A Multnomah County jury awarded a 33-year-old woman $82,000 Thursday, saying they wanted to send Portland police a message: Hand over a business card the next time a citizen asks for one.
Several jurors who spoke to The Oregonian after the verdict in Multnomah County Circuit Court said police weren’t dealing with an urgent or dangerous situation on the evening of Feb. 13, 2009 — when Shei’Meka Newmann questioned what she thought was an unnecessarily rough arrest of a fellow MAX rider. It would have taken only a few seconds for an officer to hand Newmann a card, jurors said.
“I think that police need to be reminded that it’s part of their job to de-escalate and defuse situations,” said juror Chris Bolles.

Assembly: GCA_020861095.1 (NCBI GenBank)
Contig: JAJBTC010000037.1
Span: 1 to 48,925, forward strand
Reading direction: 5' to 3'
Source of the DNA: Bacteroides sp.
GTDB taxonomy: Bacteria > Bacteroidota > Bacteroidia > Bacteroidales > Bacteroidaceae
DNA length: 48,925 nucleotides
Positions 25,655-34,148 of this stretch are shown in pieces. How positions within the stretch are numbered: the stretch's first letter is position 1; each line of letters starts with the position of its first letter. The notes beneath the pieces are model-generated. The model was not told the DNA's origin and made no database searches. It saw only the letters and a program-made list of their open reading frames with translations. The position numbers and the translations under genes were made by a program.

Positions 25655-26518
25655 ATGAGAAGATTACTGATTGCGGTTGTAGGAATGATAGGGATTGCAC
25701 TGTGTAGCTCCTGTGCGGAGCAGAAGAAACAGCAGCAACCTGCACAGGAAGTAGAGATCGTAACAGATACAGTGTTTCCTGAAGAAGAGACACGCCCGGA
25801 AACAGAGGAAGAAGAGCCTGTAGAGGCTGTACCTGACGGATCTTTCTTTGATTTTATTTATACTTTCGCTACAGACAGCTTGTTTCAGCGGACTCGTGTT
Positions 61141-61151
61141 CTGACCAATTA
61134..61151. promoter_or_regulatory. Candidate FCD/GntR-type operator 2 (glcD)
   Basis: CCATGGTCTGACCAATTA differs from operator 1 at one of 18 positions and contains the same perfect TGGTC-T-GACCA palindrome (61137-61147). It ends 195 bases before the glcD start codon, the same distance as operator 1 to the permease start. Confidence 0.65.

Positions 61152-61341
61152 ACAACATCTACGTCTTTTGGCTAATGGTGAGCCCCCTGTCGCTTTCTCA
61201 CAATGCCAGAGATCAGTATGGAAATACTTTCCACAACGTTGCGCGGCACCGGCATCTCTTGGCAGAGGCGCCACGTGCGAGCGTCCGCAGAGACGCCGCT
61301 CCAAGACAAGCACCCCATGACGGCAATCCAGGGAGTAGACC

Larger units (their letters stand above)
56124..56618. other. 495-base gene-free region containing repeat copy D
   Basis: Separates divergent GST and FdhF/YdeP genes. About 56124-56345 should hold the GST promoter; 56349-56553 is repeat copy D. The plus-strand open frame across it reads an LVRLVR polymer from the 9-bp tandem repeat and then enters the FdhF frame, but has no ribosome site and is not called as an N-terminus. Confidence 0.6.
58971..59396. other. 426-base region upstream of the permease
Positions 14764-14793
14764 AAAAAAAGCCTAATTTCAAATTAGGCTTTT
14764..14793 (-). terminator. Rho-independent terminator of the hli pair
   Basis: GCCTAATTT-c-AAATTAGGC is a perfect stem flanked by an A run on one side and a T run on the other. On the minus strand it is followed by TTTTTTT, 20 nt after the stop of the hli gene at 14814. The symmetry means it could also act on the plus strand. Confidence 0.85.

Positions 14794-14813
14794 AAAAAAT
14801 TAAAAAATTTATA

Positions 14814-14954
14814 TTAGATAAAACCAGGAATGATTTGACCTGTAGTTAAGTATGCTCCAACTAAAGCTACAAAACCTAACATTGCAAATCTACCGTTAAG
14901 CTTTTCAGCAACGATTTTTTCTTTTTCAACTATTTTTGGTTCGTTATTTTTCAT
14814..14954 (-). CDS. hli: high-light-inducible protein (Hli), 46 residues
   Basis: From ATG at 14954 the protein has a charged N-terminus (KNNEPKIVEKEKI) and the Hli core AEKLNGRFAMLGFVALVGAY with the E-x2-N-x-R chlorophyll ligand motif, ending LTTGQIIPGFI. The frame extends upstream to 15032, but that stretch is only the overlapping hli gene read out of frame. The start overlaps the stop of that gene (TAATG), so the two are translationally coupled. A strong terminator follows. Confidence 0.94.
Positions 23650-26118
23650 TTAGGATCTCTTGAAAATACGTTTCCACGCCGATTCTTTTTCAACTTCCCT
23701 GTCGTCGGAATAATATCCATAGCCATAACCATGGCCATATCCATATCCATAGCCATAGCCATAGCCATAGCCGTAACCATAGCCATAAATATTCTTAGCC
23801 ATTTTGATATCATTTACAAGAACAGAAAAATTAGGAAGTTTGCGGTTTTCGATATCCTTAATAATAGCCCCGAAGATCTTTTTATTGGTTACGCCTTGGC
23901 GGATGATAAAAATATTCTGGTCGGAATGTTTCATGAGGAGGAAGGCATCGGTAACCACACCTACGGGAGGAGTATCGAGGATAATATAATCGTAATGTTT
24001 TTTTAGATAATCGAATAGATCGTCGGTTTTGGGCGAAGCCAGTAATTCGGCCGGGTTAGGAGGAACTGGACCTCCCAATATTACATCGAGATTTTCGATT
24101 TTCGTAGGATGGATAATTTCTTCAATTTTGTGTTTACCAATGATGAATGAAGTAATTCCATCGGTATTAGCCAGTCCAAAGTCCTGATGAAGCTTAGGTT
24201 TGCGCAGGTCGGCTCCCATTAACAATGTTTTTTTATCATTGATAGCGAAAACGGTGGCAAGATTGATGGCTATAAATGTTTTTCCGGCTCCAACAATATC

Instead, jurors say police overreacted to Newmann’s queries.
After Newmann saw Officer Aaron Dauchy pull a 29-year-old black man off the train and handcuff him on the ground, she asked him why the man was under arrest. Dauchy asked her why it was her business.
She responded that she was a concerned citizen, to which Dauchy replied he didn’t have to tell her unless she was the man’s attorney.
Newmann then asked Dauchy’s partner, Officer Jim Sandvik, for a business card. But he refused, took her ID, then said he planned to exclude her from TriMet.
Newmann testified said that she said she’d be fine because she can drive her car to work. And that when she stepped toward the officer to read the name off his uniform and jot it down on a piece of paper, Sandvik struck her in the upper chest. He also twisted her arm so hard she thought it was going to break, before handcuffing her, she said.
She was taken to jail and released early the next morning with no money, cellphone or shoelaces.